Carrefour ordered to close China store
BEIJING (Reuters) - Authorities in central China have ordered European retail giant Carrefour (CARR.PA: Quote) to temporarily close one of its stores, a local government official said on Monday, days after state media said the chain was passing off regular chicken as free-range meat.
The closure is the latest case of Chinese officials cracking down on foreign brands and comes after food safety authorities said last week they were investigating a Beijing branch of McDonald's Corp (MCD.N: Quote), the world's biggest hamburger chain, after reports of quality problems there.
State media had reported that the Carrefour store in the capital of Henan province, Zhengzhou, had been selling meat with expired freshness dates and mislabeled ordinary chicken as free-range chicken.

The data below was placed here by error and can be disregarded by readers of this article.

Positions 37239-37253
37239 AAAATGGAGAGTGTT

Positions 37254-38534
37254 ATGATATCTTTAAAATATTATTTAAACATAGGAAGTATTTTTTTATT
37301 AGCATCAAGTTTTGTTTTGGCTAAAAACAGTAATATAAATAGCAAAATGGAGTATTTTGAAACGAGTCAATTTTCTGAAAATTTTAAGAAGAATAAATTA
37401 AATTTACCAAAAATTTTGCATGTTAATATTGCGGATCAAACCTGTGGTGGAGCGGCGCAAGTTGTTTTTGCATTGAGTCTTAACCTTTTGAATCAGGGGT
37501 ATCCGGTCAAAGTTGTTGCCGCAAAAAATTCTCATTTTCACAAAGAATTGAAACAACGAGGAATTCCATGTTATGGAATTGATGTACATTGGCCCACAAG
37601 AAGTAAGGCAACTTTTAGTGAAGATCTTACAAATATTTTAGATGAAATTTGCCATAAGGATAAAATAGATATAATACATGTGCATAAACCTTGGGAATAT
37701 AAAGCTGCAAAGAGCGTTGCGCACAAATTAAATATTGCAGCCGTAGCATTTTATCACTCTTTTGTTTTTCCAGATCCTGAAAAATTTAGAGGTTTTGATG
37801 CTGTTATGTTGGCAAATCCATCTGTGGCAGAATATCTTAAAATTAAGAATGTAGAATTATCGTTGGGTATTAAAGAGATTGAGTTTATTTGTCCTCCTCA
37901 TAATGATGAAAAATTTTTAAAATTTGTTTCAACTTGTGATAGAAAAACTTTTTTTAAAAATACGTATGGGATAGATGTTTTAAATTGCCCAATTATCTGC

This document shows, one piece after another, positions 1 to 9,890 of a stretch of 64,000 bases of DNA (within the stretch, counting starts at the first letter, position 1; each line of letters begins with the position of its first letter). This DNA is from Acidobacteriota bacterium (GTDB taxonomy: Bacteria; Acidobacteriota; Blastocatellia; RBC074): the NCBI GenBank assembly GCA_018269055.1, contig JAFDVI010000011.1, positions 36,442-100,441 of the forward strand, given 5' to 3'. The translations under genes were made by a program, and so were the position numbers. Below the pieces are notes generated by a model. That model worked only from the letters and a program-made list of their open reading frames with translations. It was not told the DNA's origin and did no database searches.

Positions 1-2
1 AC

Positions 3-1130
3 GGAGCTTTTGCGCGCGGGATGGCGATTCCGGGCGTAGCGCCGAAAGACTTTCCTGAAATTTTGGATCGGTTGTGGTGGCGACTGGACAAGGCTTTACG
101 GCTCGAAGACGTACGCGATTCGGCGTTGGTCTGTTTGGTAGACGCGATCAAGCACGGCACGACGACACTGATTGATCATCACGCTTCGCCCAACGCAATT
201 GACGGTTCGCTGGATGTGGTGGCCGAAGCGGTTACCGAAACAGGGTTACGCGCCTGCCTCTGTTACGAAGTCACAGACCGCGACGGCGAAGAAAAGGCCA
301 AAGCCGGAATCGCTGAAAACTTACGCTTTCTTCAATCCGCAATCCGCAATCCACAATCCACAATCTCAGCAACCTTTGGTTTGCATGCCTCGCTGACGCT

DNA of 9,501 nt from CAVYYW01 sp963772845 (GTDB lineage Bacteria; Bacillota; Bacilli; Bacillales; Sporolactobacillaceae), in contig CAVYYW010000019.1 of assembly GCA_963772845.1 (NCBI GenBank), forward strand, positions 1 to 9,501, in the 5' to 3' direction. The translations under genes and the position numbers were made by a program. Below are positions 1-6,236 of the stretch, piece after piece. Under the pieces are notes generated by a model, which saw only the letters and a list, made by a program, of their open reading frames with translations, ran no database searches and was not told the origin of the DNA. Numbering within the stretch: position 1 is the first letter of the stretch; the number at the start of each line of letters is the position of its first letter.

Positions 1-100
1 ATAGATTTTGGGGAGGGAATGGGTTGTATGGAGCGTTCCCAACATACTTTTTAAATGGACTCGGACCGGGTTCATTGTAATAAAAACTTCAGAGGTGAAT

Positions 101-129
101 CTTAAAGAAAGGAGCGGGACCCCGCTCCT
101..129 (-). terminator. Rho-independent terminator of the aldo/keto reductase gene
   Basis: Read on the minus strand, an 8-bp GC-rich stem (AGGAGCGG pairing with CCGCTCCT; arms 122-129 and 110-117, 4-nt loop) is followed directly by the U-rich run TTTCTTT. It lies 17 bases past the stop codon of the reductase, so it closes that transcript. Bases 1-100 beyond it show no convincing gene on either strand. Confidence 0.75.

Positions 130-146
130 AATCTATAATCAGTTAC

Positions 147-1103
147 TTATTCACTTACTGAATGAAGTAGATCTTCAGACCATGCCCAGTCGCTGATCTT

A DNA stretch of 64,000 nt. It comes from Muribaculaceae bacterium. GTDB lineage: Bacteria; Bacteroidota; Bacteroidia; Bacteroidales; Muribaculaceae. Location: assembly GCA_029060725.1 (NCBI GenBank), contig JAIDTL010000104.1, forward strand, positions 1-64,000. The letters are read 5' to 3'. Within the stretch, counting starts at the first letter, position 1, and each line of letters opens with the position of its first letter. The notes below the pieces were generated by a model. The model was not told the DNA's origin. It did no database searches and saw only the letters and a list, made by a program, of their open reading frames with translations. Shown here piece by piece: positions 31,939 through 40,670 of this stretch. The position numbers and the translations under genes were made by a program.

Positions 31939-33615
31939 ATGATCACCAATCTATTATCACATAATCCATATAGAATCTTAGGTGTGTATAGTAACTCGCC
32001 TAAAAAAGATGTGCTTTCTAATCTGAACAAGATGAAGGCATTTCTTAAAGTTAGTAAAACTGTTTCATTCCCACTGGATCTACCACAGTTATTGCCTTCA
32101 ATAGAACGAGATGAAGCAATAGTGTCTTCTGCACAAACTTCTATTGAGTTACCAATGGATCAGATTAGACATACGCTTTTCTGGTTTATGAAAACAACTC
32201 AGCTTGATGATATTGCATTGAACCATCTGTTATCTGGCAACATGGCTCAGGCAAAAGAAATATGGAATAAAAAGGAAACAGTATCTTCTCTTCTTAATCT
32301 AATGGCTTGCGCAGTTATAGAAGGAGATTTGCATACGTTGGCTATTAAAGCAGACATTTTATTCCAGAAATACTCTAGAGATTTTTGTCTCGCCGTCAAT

"According to the law on protection of consumer rights and interests, our office on March 18 issued an order for Carrefour's Huayuan branch to cease and reorganize operations," an official at the local industry and commerce department told Reuters by phone, reading a statement.
"After reorganization is completed to meet standards, it can resume operations," she said, without giving further details.
Repeated calls to Carrefour's China office on Monday went unanswered.
Carrefour China earlier had posted an apology for the incident on its Chinese-language website (carrefour.com.cn), saying the company was taking immediate measures to resolve the food safety issues.
"Carrefour China attaches great importance to...reports of fresh food product quality management at the Zhengzhou Huayuan store and sincerely apologizes for any impact or losses suffered by consumers," the statement said.
China has struggled to rein in health violations in the unruly and vast food sector despite harsh punishments and repeated vows to deal with the problem. Continued...